• Walmart found that for every 1 second improvement in page load time, conversions increased by 2%
  • COOK increased conversions by 7% by reducing page load time just 0.85 seconds
  • Mobify found that each 100ms improvement in their homepage's load time resulted in a 1.11% increase in conversion

The above-mentioned increases in conversion may not seem so spectacular. However, when we compare these percentages with the actual revenue generated from an e-commerce site, it turns out that improving your page load time by 1 second can increase your revenue measurably.

As an example, if a page load speedup of 1 second helps conversion by 2%, a store that generates $10 million a year adds $200K more - not exactly chump change. Makes you think twice before saying, “wait just a second”.

Expert opinions around Search Engine Optimization are divided, often seeming contradictory. On the one hand, some positioners stubbornly claim that page speed (time to load) is crucial for good positioning of a website, while other voices claim there’s no direct correlation between speed and place in search results.

To check for a direct link between position in search results and the Google Page Insight score for a given page, you should perform a very simple test. Below I list the results displayed in the TOP 10 for three sample phrases, along with the Google Page Insight score for each of the items.

  customer data platform marketing automation digital experience manager
Page position Google Page Insight score
1 52 87 65
2 75 97 70
3 45 80 82
4 51 47 58
5 73 77 89
6 60 60 65
7 77 66 41
8 34 49 90
9 8 56 61
10 52 86 84
[Items shaded green are the best scores according to Google Page Insight, while red denotes the worst.]

As you can see, it’s difficult to say unequivocally that the website performance test proves a direct impact on the website’s position in search results - results show some pages with worse performance scores appearing higher up in search results than those whose performance rated much higher.

So why do we suggest better performance in general leads to a better position in search results? Largely because Google site position doesn’t depend only on the ratings displayed in PageSpeed.

Stated simply, good performance by itself is not a sufficient condition for better rankings; however it’s a necessary condition for our website to appear consistently higher over time.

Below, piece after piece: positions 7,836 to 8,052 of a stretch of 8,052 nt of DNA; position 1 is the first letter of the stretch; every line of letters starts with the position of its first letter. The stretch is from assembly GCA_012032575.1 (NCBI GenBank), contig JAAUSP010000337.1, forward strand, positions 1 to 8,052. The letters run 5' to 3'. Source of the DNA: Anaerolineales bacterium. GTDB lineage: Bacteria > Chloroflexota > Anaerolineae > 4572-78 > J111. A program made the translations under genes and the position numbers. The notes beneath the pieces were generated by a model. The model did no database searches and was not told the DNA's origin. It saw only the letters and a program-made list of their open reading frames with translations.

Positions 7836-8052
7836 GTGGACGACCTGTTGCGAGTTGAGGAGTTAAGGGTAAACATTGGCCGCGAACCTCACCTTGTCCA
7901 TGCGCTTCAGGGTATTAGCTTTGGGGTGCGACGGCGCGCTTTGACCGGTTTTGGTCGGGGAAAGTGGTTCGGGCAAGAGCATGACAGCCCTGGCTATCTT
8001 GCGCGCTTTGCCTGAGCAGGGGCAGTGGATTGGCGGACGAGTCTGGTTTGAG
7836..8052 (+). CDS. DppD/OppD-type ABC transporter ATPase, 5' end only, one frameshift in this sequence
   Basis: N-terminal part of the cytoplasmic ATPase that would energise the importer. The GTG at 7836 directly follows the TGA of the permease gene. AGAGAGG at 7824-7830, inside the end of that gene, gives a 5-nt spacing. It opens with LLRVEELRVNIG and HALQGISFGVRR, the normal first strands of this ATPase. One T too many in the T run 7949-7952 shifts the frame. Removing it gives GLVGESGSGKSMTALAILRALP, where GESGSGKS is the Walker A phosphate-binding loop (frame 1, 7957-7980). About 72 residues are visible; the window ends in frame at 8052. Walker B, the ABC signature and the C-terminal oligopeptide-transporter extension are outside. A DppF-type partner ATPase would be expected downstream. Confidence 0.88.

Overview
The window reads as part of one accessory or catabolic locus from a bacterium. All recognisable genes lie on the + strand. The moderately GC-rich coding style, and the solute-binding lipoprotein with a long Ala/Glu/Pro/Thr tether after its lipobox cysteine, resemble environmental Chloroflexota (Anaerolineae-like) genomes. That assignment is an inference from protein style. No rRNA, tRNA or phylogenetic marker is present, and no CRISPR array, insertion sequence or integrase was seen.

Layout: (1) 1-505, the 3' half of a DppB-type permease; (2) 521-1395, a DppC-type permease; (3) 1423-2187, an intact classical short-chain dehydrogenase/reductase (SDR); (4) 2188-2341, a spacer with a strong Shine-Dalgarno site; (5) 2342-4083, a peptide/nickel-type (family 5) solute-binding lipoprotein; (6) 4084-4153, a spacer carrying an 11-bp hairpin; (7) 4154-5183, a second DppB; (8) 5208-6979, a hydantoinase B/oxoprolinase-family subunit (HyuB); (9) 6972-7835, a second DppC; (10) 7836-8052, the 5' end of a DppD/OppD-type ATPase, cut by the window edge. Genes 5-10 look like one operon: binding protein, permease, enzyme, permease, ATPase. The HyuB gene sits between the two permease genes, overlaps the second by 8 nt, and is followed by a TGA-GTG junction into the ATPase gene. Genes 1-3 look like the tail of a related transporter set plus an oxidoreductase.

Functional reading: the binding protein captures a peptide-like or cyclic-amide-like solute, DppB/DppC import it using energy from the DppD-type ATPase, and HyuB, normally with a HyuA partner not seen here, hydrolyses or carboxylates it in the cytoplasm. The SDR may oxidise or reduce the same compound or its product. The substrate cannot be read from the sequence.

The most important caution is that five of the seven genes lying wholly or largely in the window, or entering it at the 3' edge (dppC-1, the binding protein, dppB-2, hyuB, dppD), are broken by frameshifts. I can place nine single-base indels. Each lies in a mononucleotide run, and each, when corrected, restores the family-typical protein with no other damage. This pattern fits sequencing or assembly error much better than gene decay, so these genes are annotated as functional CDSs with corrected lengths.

Plus Website performance matters for SEO because it matters to Google - it’s one of their most important ranking factors. This means that web pages that load faster on have a better chance of Google ranking them higher in search results, which in turn makes it easier for web users to discover these websites when using Google search.

In general, web crawlers for Google and other search engines view websites that have snappier performance in their test results as websites users will enjoy visiting, and so the sites get rewarded with higher rankings. It may not be completely fair, but what in life is?

Marketing departments tend to put an enormous effort into wowing with aesthetic design and new features & functionality, while spending a fortune on A/B testing, paid traffic and conversion testing, still wondering why their results aren’t more impressive.

The truth is that website users pay more attention to performance - consciously or not - than to all the bells and whistles added to the websites. This is analogous to the new car model mentioned at the beginning of the article. If you don’t manage performance expectations from the start, all efforts and expenses incurred in marketing persuasion will be largely wasted or at least disappointing.

Performance matters until it doesn’t. It affects your user experience, it affects your sales and conversions, it affects your search ranking. Once you’ve taken care of performance necessities, you can then turn towards the Web design aspects that dominate most conversations. Until then, your visitors are still in the market for a new car.